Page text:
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I am trying to define a WCF contract that returns an interface, something like below:

public interface IMyContracts
    IMyInterface GetData(string request);

To get this to work I think my interface (IMyInterface) would have to implement ISerializable to ensure classes implementing my interface can be serialized. This then means I have to manually implement serialization for any classes implementing my interface.

It seems that either I use my interface and risk runtime errors if a class is used that is not serializable, or I make the interface implement ISerializable and have the associated hassle of manual implementation.

Am I confusing myself and missing something obvious? How have other people returned interfaces using WCF and avoided this problem?

Thanks very much.

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IMHO it will depend on the binding you are using: wsHttpBinding, netTcpBinding, ... For example if you use SOAP as underlying transport you cannot serialize interface methods, but only properties. –  Darin Dimitrov Jan 6 '09 at 15:33

2 Answers 2

up vote 14 down vote accepted

AFAIK, the problem is not with serialization but with the fact that you're returning abstract entity (an interface). Abstraction is an OO concept, not SOA concept. So, your client's wcf stack may not know what to do with the class behind the interface. What if the client does not know the class behind the interface. Client's WCF stack must deserialize it, and to do it, it must know the class.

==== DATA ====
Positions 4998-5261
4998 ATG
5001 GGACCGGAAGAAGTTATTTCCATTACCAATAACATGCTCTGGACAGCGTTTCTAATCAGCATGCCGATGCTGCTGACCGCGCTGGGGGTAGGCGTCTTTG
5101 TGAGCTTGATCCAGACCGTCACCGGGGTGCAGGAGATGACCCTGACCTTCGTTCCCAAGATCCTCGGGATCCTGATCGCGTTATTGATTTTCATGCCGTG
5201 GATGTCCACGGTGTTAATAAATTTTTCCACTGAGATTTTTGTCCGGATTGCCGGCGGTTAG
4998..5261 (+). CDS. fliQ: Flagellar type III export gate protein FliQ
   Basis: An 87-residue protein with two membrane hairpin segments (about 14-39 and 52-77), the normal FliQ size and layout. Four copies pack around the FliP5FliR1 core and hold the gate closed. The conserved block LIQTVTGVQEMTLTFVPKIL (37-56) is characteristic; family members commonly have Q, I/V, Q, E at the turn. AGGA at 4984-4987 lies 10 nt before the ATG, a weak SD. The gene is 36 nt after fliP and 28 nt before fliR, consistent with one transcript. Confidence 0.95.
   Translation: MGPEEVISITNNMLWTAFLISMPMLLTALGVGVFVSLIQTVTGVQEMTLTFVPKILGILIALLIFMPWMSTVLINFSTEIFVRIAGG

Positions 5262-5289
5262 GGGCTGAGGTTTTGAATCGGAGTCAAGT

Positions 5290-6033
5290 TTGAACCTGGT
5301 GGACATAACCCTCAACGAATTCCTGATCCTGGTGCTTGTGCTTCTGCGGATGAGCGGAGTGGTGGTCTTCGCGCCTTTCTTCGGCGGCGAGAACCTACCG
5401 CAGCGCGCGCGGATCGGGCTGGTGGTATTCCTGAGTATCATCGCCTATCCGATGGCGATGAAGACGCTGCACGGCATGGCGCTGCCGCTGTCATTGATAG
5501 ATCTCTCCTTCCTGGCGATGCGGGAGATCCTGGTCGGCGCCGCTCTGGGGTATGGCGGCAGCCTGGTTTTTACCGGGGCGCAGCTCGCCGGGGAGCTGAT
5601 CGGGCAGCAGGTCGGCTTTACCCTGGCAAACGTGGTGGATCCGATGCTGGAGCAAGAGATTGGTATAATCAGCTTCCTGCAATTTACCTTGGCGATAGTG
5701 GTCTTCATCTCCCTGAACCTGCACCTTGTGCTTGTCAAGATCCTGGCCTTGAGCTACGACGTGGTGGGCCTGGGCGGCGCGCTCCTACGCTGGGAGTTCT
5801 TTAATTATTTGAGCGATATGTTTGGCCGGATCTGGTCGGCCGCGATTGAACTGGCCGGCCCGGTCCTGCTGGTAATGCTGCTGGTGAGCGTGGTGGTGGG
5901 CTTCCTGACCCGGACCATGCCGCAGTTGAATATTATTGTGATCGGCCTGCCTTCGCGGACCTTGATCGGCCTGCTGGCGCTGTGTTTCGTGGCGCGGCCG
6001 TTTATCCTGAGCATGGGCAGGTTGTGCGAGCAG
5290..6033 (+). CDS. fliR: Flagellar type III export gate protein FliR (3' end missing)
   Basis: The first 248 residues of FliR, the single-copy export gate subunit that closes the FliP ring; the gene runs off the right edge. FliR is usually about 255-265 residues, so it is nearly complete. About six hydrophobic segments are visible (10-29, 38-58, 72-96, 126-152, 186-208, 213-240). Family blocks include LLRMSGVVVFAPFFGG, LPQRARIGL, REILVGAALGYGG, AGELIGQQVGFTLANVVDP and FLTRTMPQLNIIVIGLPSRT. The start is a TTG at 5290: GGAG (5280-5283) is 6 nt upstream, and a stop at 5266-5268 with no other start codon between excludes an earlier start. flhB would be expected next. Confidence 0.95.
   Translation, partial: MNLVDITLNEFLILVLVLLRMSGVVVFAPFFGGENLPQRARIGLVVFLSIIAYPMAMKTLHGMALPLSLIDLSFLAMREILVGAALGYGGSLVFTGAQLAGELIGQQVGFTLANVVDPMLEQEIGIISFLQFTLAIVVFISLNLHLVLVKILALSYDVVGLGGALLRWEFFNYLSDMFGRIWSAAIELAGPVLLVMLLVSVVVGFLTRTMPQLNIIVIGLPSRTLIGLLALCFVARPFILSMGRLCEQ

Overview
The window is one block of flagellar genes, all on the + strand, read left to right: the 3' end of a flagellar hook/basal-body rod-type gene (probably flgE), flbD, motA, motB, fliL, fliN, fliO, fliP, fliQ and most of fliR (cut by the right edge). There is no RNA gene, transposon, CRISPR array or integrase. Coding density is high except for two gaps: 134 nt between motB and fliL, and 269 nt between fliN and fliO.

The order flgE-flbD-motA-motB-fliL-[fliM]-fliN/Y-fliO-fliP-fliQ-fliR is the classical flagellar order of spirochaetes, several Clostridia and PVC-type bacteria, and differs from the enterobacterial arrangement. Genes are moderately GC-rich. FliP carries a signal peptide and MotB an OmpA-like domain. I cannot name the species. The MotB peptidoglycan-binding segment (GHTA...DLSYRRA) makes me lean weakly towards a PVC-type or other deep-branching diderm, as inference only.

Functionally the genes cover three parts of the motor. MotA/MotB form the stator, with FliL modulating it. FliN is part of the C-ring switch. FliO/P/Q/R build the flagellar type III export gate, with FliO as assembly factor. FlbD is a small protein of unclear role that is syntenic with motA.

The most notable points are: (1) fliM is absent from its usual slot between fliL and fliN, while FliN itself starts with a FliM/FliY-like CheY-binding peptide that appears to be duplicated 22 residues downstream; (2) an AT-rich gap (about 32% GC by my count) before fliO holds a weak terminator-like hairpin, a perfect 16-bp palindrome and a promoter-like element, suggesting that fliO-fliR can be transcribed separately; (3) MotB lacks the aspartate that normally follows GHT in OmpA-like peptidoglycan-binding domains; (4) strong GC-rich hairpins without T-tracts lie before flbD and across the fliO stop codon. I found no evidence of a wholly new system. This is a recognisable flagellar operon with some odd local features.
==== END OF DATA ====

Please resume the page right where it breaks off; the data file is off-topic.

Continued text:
So, you must make the class(es) behind the interface part of your contract, via KnownTypeAttribute.

You may also use ServiceKnownTypeAttribute class that seems to be more flexible. Still, remember that the client must know the type, or you'll get an exception.

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Take a look at Exchange Web Service : msdn.microsoft.com/en-us/library/bb204119.aspx, it uses polymorphism heavily. This is not a simple web service to use but it is very powerfull and coarse grained. –  Nicolas Dorier Apr 21 '09 at 9:09
It is not true that “the client’s WCF stack must deserialize it”, and nor need it know the class. It is supposed to use a transparent proxy and channel all the interface method calls to the server which has the instance. The whole point of interfaces is so that you can provide functionality to a client that doesn’t know your concrete type. (In other words, your answer doesn’t help.) –  Timwi Feb 7 '12 at 15:56
@Timwi, with all due respect, I think you misunderstood the question, or how WCF works. Rather than just claiming It is not true please provide a reference to a source that backs your claim. –  Krzysztof Kozmic Feb 7 '12 at 21:23
It is true that I don’t know WCF very well. I know .NET Remoting though, and I don’t think I have to back the claim that .NET natively supports transparent proxy objects for interface types because anyone who’s ever used .NET Remoting has seen them. If WCF requires the client to deserialize a class, then it blatantly fails to accommodate the most obvious use-case, which is to access an object on a remote server (which may or may not be serializable). –  Timwi Feb 8 '12 at 14:45
If that is indeed the case, then “you can’t do it with WCF because WCF doesn’t support it” would be a more helpful (and more honest) answer than one that makes false claims such as “the client’s WCF stack must deserialize something”, or one that encourages programmers to break implementation encapsulation and/or design gaping security holes into their applications (which “you must make the class(es) part of your contract” does). –  Timwi Feb 8 '12 at 14:48

In this post, I go into details of how to make WCF work for receiving and returning derived classes and interfaces.


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